Now that we know what not to do, let's talk about four evidence-based treatment approaches for stridency deletion and other phonological patterns. Each one of these could be its own podcast episode really! So I'm just going to do quick summaries and the show notes will have links and resources for learning more.

The first approach is multiple oppositions. This is most effective for children who are exhibiting phoneme collapse, which we talked about earlier in the episode. So if you have a student who is using the /h/ sound--the H--for every single strident sound, multiple oppositions is probably a good choice. With multiple oppositions, you would choose one to four target sounds to pair with the substitute sound. Selecting appropriate target sounds is really important. You're trying to choose a group of sounds that represent as much of the error pattern as possible, in terms of place, manner, and voicing. So we would want a mix of words with sounds that are voiced, voiceless, anterior, posterior, affricates, fricatives, etc, and we would pair them all with words that have the substitute phoneme. The actual therapy involves starting with drills, using the word pairs, and then moves into more naturalistic play.

Our next option is the maximal opposition approach. This is one to consider when a student is missing a lot of sounds but isn't exhibiting phoneme collapse. Sound selection is incredibly important with this one too. The bottom line is that we're trying to choose target sounds that are different from each other in as many ways as possible. Therapy using the maximal opposition approach involves a lot of matching and sorting. Just a quick side note, if you're interested in trying multiple oppositions or maximal opposition, but feeling overwhelmed when it comes to choosing targets, one amazing resource is SCIP app for the iPad. It chooses the best targets for you, it has digital picture cards, and even tracks data. It is $59.99 at the time of this podcast recording, but if you have a lot of children with severe speech sound disorders on your caseload, then it might be a great investment.

Up next for treatment approaches is the cycles approach. This one is great for students with low intelligibility who are using multiple phonological patterns. With the cycles approach, we target every relevant phonological pattern in a given cycle, which can take between five and 16 weeks, and we teach phonemes in order to target the patterns. When one cycle is finished, we start again and recycle our goals, but increase the complexity of our target sounds. The cycle's approach includes a listening component, and encourages student involvement and self-monitoring.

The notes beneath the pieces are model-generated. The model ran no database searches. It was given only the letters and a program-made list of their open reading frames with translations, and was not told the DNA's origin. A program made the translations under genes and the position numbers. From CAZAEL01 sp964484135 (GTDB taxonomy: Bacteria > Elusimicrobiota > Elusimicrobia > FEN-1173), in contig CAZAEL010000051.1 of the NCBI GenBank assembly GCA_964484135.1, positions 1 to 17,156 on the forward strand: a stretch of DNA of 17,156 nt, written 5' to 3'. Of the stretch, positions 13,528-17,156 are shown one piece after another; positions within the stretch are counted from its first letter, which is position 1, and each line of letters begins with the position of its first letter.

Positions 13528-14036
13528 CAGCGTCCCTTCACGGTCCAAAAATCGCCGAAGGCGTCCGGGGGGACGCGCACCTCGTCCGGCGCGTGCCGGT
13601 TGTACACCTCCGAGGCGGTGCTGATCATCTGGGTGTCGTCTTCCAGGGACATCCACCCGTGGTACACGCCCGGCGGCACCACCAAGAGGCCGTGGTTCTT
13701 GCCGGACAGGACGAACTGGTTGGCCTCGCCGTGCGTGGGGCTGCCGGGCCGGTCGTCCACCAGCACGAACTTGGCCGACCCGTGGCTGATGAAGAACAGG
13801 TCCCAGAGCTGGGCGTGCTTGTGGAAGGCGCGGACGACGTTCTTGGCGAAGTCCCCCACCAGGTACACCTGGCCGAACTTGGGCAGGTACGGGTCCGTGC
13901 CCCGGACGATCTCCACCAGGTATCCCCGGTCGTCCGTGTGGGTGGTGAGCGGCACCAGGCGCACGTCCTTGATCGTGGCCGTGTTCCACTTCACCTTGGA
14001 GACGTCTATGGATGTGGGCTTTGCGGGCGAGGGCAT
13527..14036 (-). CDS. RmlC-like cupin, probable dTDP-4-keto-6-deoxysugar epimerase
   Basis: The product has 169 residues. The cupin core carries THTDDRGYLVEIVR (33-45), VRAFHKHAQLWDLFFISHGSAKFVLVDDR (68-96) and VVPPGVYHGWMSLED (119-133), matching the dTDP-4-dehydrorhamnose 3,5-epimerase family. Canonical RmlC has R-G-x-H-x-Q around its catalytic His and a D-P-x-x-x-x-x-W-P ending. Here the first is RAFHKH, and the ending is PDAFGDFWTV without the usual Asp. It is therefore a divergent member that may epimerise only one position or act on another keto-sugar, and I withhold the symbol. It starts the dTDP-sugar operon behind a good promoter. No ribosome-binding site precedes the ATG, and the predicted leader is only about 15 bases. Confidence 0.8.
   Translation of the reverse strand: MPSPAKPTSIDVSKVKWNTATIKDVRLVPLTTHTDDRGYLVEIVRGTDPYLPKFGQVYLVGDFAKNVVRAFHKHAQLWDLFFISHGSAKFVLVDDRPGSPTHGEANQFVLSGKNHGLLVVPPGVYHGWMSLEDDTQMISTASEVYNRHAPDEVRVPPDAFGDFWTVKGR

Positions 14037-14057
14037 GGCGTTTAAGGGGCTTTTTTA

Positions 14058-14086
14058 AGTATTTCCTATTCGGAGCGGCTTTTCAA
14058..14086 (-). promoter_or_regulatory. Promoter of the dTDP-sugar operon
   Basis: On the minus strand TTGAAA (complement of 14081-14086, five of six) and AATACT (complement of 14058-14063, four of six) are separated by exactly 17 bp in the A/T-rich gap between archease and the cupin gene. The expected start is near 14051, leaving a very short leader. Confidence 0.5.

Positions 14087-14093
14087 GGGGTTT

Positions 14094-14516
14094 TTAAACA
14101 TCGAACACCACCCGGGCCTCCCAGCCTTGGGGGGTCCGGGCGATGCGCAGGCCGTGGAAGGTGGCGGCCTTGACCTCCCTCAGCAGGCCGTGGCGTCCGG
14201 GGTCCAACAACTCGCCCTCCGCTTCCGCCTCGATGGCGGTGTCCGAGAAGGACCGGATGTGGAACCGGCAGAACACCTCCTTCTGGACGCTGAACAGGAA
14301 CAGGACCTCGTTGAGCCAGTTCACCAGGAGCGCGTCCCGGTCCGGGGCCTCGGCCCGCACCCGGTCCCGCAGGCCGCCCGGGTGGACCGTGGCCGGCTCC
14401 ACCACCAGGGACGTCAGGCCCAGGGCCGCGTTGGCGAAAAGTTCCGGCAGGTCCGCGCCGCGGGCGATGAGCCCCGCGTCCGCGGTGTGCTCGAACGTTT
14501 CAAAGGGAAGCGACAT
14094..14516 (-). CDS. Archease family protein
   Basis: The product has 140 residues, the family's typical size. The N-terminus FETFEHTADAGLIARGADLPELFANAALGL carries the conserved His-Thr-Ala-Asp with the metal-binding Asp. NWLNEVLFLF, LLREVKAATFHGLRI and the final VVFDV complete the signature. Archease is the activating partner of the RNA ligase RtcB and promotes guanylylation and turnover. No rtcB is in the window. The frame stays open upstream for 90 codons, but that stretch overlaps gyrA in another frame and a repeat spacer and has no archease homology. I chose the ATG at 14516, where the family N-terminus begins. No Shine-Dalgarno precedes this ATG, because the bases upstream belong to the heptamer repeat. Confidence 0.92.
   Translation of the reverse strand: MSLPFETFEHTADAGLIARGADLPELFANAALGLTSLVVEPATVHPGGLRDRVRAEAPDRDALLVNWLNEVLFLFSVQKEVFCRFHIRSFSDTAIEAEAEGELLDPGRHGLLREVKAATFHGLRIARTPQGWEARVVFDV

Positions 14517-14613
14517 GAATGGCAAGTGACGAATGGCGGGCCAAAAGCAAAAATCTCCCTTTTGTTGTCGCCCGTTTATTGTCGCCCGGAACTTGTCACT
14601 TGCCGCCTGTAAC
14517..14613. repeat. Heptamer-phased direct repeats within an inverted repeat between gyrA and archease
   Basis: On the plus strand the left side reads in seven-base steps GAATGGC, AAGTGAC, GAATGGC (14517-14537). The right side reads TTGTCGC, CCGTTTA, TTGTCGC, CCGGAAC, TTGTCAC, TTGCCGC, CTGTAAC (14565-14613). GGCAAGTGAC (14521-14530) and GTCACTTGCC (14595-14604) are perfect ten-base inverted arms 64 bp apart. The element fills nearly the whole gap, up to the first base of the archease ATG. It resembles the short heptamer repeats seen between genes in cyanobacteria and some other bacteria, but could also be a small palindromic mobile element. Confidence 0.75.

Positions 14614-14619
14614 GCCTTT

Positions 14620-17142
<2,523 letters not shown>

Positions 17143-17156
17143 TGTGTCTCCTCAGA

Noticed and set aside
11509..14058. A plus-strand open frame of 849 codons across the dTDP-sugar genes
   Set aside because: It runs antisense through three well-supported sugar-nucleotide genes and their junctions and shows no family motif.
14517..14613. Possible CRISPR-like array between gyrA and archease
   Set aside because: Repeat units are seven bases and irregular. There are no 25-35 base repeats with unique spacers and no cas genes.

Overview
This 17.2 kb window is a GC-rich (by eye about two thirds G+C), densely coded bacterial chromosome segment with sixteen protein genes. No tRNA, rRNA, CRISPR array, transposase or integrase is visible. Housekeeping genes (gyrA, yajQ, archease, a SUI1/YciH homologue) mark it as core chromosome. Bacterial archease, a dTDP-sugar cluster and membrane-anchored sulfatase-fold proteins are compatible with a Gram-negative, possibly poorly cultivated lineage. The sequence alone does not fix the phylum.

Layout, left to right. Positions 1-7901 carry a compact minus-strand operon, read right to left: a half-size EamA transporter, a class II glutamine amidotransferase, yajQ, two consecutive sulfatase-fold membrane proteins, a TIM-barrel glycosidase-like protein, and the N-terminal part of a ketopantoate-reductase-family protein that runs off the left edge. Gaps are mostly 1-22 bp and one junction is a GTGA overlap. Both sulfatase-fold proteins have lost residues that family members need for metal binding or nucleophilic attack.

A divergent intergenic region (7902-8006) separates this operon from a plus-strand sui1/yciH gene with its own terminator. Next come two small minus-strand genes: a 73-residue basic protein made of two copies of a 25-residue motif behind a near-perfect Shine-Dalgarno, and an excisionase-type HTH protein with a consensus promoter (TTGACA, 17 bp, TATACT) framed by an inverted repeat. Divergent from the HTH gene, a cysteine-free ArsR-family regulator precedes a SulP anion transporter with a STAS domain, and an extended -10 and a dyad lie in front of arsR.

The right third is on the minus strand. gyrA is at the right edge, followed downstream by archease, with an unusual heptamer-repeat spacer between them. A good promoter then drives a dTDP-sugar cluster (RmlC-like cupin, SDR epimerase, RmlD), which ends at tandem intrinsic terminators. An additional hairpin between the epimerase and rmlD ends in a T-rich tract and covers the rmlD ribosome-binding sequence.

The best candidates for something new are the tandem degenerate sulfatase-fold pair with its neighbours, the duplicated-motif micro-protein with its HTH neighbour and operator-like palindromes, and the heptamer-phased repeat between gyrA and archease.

The final treatment option that we're talking about today is the complexity approach. This is such an interesting one because not a lot of SLPs use it, but it has a quickly growing body of research behind it. One way to summarize the complexity approach is to say that it's almost the opposite of the traditional articulation approach. With the complexity approach, we start with: later developing sounds, sounds that the student is not using, sounds that the student is not stimulable for, and sounds with more linguistic complexity. We also have multiple target sounds at once and often start with with clusters rather than singletons. Basically, we are doing all the hard stuff first with the goal of quickly introducing global change in the child's phonological system. Of course, these are not the only treatment options out there, and I definitely encourage you to do your own research and find what works best for you in your caseload.

As a bonus option, I wanted to mention that there was a small study that looked at shared storybook reading as an intervention specifically for stridency deletion. The researchers found that listening to books with a high number of strident sounds helped the participants learn the sounds. So if you don't know where to start, you could always start with shared storybook reading.

Thank you so much for listening, and I really hope that today's episode helped you have a better understanding of stridency deletion and what to do about it.